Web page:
Both dermatologists and beauticians strive to eliminate acne before treating pigmentation or scarring, but many medications and treatments do both at the same time. Topical retinoids (tretinoin, tazarotene, and Adapalene) are well-known multitaskers and dermatologists often prescribe them to treat acne and hyperpigmentation. (Insurance companies have been known to save money on topical prescription drug coverage, so if your tube of tretinoin costs two hundred dollars – no exaggeration – look for manufacturer coupons and drug store discounts to get the price down.)

For patients with active acne and pigmentation, cosmetics prefer chemical peels. Licensed beautician and acne specialist Mary Freihofner told me that she uses glycolic, mandelic and salicylic acid peels for her hyperpigmented acne clients, but once the lesions have healed, she thinks microdermabrasion works faster. Erythema may not respond to treatment for hyperpigmentation, and in these cases, Freihofner considers vitamin C peels to be quite effective. A professional exfoliating face treatment usually costs between eighty and two hundred dollars, depending on your location and the specific treatments you choose.

If my acne scars are permanent, what should I do with the existing ones?

There are effective ways to treat acne scars, but they are not cheap. Because scars are caused by damage to the tissue in the dermis – the middle layer of the skin – treatment requires a certain level of penetration. Many dermatologists, including Dr. Fili and Dr. Madfes, treat acne scars with skin resurfacing techniques, most of which use lasers. Certain types of lasers can penetrate the epidermis – the outermost layer of the skin – to stimulate the collagen-producing cells in the dermis, reducing the appearance of scars over time. Lasers are less invasive than traditional surgical techniques, but any skin penetration comes with a risk: you don’t want to damage nerves or blood vessels while digging there. This is why laser resurfacing is only performed by specially trained, licensed professionals and therefore it is often expensive. A single laser resurfacing session can cost anywhere from a hundred to over a thousand dollars, depending on how long you need under the laser. These procedures are optional and technically not medically necessary, so they are not covered by insurance; always get a quote before scheduling a session.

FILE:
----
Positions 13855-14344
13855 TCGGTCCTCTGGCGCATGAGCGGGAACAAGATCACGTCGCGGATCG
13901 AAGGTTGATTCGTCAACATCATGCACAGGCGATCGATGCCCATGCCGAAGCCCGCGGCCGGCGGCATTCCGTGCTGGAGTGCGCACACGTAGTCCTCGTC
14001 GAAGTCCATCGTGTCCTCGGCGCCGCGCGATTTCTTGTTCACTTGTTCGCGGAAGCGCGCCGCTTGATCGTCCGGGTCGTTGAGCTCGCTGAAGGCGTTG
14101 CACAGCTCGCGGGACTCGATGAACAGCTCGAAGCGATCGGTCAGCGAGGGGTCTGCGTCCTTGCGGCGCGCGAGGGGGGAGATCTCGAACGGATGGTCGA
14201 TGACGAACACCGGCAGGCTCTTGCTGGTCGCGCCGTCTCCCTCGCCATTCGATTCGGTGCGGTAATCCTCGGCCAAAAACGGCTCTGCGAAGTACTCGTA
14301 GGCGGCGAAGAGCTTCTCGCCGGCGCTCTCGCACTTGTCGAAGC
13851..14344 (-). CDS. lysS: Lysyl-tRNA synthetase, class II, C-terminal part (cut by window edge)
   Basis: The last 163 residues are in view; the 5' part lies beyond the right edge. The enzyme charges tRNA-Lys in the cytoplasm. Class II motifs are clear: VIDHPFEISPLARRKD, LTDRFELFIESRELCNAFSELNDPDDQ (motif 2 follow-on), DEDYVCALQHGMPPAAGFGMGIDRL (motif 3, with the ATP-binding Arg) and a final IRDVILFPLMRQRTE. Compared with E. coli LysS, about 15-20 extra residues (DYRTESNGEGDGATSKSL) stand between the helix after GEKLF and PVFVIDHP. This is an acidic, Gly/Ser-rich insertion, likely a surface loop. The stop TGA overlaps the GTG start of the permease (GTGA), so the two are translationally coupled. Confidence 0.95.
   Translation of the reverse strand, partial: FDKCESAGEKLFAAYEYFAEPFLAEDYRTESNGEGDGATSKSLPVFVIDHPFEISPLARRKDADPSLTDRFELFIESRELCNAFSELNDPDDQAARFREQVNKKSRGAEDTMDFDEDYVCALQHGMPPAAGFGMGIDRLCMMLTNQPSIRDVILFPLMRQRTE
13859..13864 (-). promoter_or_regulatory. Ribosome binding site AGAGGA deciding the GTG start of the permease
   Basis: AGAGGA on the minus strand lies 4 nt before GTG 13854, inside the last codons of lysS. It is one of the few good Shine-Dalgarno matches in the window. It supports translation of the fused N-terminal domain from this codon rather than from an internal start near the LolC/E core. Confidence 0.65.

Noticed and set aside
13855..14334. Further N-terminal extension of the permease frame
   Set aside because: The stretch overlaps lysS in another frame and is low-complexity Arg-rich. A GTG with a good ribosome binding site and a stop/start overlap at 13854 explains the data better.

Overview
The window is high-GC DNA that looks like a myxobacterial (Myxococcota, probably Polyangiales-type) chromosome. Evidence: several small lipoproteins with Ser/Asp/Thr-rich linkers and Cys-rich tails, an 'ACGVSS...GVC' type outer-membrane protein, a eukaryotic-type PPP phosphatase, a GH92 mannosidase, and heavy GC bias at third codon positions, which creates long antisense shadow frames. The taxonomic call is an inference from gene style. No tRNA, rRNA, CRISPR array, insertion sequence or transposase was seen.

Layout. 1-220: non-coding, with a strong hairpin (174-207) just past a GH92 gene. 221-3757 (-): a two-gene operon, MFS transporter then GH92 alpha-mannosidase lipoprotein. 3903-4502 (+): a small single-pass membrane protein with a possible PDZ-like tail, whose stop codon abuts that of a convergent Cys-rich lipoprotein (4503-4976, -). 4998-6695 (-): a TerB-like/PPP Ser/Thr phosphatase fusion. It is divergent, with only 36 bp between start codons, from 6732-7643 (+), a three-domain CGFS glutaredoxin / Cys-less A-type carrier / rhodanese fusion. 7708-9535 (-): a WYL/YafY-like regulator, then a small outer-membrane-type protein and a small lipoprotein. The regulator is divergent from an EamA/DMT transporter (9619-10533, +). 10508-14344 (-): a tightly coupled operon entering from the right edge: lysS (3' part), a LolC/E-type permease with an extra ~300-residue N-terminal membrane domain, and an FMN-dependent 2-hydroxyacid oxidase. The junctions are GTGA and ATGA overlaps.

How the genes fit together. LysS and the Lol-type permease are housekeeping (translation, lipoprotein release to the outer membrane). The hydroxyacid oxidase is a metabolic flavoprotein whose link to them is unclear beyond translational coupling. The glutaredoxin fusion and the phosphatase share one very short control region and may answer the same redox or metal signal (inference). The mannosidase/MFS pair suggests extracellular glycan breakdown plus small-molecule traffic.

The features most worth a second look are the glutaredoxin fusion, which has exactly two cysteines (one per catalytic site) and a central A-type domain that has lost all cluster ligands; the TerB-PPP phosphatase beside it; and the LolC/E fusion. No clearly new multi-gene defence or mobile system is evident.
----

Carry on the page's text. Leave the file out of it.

However, you do not need to see a dermatologist for laser therapy; many skin care clinics offer the same services. Rael Levicke, a licensed cosmetologist and laser technician at About Face Skincare in Philadelphia, uses fractionated lasers and Intense Pulsed Light (IPL) treatments. She explained that superficial treatments – chemical peels, microneedling, and microdermabrasion – are somewhat effective in relieving hyperpigmentation, but literally don’t go deep enough to heal scar tissue. Fractionated lasers are her weapon of choice for acne scars and severe hyperpigmentation, but she prefers IPL treatments for erythema. Depending on the case, her patients see results after two to four sessions.

I know from experience how awful it is to feel like you’re doomed to endless cycles between painful breakouts and scars, so if there’s one point I really want to say is this: find a licensed professional who specializes in acne treatments. A dermatologist who is usually deep in melanoma, or a beautician who mainly does relaxing facials will probably treat you differently than someone with years of experience treating acne. There is someone out there who can help you – don’t give up until you find them.